The Assam Experience – Day 5 & 6

The destination for this leg of the tour was Shivasagar, the ancient capital of the Ahoms. We got up and left when it was still dark and extremely foggy out. On our way would be two significant Namghors (literally, a place to chant the Lord’s name… a temple of sorts for Assamese Vaishnavites).

Foggy January morning!

Barely 5 kms out of Jorhat town, we first stopped at Dakhinapat Satra (satras, or Vaishnavite monasteries had been set up in the island of Majuli in the 15th century by Shankaradeva and flourish to this date. Some of them, however have in recent years moved to mainland Assam due to land-loss on account of erosion).

A young understudy monk at Dakhinapat. He is 11 years old now and has already been in the satra for seven years!
Dakhinapat Namghor

After Dakhnipat, we went to visit the Dhekiakhowa Bornamghor, one of the biggest and most revered in the region.

Dhekiakhowa Bornamghor – assembly hall
Trays to place offerings in. The offerings, usually fruits and other foodstuff is wrapped in the gamosa before being placed in front of the deity. Another use of the gamosa
Dhekiakhowa Bornamghor – the sanctuary. Notice how the deity is covered with gamosas
Lamps for sale outside Dhekiakhowa

Our next stop was at the Auniati Satra.

Audience hall at the Auniati Satra namghor
Auniati Satra – scripture wrapped in gamosa

Shivasagar, earlier known as Rangpur was once the capital of Assam under the Ahoms. Remains from a bygone era are visible in the forms of remains of palaces, some exquisite temples and numerous tanks.

The Devi Dol on the banks of the Gauri Sagar tank, 5 kms from Shivasagar
An Ahom arsenal on the way to the Talatal Ghar
Yours truely atop one of the structures at Talatal. My gamosa and i were inseparable
Inside the Talatal Ghar
Rudra Sagar in Shivasagar
Rang Ghar – one of the earliest theaters in Asia!
Another view of the Rang Ghar

At the center of Shivasagar is the Shiv Sagar Tank, from which the town derives its name. On the banks of the temple are three spectacular temples. The Shiva Temple, one of the tallest of its kind in the world is flanked by the Vishnu temple (right) and the Devi Temple (left).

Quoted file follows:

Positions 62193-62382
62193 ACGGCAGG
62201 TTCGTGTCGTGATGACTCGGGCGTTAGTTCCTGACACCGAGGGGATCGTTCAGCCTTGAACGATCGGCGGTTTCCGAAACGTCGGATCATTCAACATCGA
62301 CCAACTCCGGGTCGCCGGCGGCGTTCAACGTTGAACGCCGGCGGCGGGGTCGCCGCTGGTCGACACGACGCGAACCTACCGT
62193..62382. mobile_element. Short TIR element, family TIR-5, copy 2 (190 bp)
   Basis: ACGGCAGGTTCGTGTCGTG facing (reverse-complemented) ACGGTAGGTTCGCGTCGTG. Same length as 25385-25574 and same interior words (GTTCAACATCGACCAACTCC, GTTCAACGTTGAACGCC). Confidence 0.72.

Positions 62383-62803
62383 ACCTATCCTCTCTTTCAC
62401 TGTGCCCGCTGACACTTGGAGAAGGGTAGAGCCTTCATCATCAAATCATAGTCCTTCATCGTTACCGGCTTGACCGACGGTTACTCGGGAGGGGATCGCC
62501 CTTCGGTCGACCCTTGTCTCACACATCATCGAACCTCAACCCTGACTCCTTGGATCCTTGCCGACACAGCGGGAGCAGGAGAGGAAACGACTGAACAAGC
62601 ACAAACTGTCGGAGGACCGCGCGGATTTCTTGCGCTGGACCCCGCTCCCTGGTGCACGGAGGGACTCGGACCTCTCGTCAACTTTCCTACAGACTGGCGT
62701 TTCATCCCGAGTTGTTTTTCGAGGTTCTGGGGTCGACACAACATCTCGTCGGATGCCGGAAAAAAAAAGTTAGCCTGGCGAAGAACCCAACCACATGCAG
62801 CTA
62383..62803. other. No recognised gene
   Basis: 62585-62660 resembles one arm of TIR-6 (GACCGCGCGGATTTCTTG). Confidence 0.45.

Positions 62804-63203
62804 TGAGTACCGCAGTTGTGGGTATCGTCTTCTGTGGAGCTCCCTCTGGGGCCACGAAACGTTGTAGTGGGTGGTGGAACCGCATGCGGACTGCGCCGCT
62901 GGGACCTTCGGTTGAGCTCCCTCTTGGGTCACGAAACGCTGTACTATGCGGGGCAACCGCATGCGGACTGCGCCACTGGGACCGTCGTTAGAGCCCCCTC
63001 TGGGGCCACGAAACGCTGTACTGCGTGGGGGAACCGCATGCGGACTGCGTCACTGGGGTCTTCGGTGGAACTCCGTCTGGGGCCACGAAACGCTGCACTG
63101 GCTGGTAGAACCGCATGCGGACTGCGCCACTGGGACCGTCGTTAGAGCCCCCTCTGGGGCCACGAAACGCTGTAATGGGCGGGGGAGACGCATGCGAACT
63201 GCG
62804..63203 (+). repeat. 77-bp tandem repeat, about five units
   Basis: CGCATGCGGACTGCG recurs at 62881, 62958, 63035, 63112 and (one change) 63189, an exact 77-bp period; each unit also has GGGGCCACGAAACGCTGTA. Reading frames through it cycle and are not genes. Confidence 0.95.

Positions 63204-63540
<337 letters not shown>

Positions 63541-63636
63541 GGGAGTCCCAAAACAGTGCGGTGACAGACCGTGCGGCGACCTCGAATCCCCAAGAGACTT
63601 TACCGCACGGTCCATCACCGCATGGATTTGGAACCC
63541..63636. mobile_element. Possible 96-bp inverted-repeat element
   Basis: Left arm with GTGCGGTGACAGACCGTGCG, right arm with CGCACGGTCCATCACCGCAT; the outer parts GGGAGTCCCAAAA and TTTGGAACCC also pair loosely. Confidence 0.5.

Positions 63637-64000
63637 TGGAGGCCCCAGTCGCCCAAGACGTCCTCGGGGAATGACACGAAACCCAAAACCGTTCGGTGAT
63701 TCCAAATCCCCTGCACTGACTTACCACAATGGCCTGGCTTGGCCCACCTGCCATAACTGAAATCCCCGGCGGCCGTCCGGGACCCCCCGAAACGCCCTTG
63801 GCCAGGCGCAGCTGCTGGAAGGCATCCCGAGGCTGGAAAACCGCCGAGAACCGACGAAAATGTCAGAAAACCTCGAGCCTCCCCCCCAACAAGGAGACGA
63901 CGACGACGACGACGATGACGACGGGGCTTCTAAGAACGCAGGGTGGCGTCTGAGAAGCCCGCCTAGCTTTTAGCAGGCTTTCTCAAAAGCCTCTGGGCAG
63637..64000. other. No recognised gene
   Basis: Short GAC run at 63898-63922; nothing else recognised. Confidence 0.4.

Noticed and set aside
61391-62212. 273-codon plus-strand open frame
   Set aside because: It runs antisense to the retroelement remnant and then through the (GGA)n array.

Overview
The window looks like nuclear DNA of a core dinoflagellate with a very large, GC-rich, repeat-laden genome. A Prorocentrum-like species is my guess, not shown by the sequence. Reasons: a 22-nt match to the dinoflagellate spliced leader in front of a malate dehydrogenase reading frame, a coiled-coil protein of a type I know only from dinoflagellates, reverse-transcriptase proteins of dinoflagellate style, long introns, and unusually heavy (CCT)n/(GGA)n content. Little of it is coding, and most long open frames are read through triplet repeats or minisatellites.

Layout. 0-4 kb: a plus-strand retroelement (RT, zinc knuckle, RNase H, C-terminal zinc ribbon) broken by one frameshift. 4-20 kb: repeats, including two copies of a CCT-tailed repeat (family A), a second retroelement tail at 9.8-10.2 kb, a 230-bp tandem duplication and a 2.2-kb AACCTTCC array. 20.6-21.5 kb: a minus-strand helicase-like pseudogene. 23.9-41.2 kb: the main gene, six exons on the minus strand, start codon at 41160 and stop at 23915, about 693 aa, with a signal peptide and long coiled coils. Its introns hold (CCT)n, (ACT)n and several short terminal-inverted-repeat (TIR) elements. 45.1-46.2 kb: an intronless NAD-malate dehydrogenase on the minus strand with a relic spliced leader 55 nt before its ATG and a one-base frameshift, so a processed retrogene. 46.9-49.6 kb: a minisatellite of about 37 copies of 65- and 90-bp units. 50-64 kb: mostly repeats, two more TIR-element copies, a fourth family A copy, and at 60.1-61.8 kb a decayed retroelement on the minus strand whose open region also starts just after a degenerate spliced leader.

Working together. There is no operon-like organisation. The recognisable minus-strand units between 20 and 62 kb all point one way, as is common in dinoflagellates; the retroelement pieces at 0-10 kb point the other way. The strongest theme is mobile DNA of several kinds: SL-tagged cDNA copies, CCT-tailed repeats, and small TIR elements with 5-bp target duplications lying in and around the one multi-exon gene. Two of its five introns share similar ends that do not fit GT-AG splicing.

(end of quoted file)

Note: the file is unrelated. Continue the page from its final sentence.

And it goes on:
Shiva Temple
The lofty shikhara of the Shiva Temple
Devotees lighting lamps at the mandapa of the Shiva Temple.
Vishnu Temple adjacent to the main Shiva Temple

After exploring much of the town, we headed off to the nearby village of Garhgram, which houses a fine palace dating back to the Ahom times.

On the way to Garhgram
The palace at Garhgram
Inside the palace – I
Inside the palace – II
Inside the palace – III

We had to get back to Jorhat on the same day. So after wrapping up at Garhgram, we stopped right outside Jorhat town at Nimati Ghat, on the banks of the Brahmaputra. On the other side we could see, against the setting sun, the treetops of Majuli, the largest riverine island in the world. This time due to the strict schedule we adhered to, we had to leave out Majuli. Next time for sure.

Nimati Ghat
Same boat, different angle!


My last day in Assam was the laziest. I woke up earlyish and had a nice, long cup of tea, after which i set forth exploring Jorhat on an auto.

An assortment of Gods!
Saraswati Puja approacheth!
Colonial guest house at Tocklai Tea Research Centre, Jorhat
Colonial guest house at Tocklai Tea Research Centre, Jorhat
Migratory bird in Jorhat town. Can anyone help me identify it?
Doss & Co. One of the oldest departmental stores in India
In the sanctuary of a temple in Jorhat

That takes care of my Assam Experience. Next up, we travel to Chhattisgarh in the very heart of India. I have worked on four travel guides with the Govt of Chhattisgarh and in the process have covered the state extensively. One of the most memorable trips was in October 2008 when we visited the 11th century Bhoramdeo Temple, deep inside the forests on the Maikal Hills. This little-known gem is sometimes referred to as the Khajuraho of Chhattisgarh. The Bhoramdeo Travel Guide was published in March 2009 and is available free of cost from any of the many offices of Chhattisgarh Tourism Board.

Till we meet again…

The Assam Experience – Day 2

The first day being extremely unproductive (as far as WORK is concerned) we decided to slog it off on the second. The day began at an unearthly hour in the morning. Even the taxi guy was on time… damn! Anyway, a reluctant shower later, we were ready for the day.

We were to cross the Brahmaputra and go over to the northern bank and head towards Hajo, a medieval temple town built by the Ahom dynasty. On the way was one of Guwahati’s biggest attractions, the Kamakhya Temple.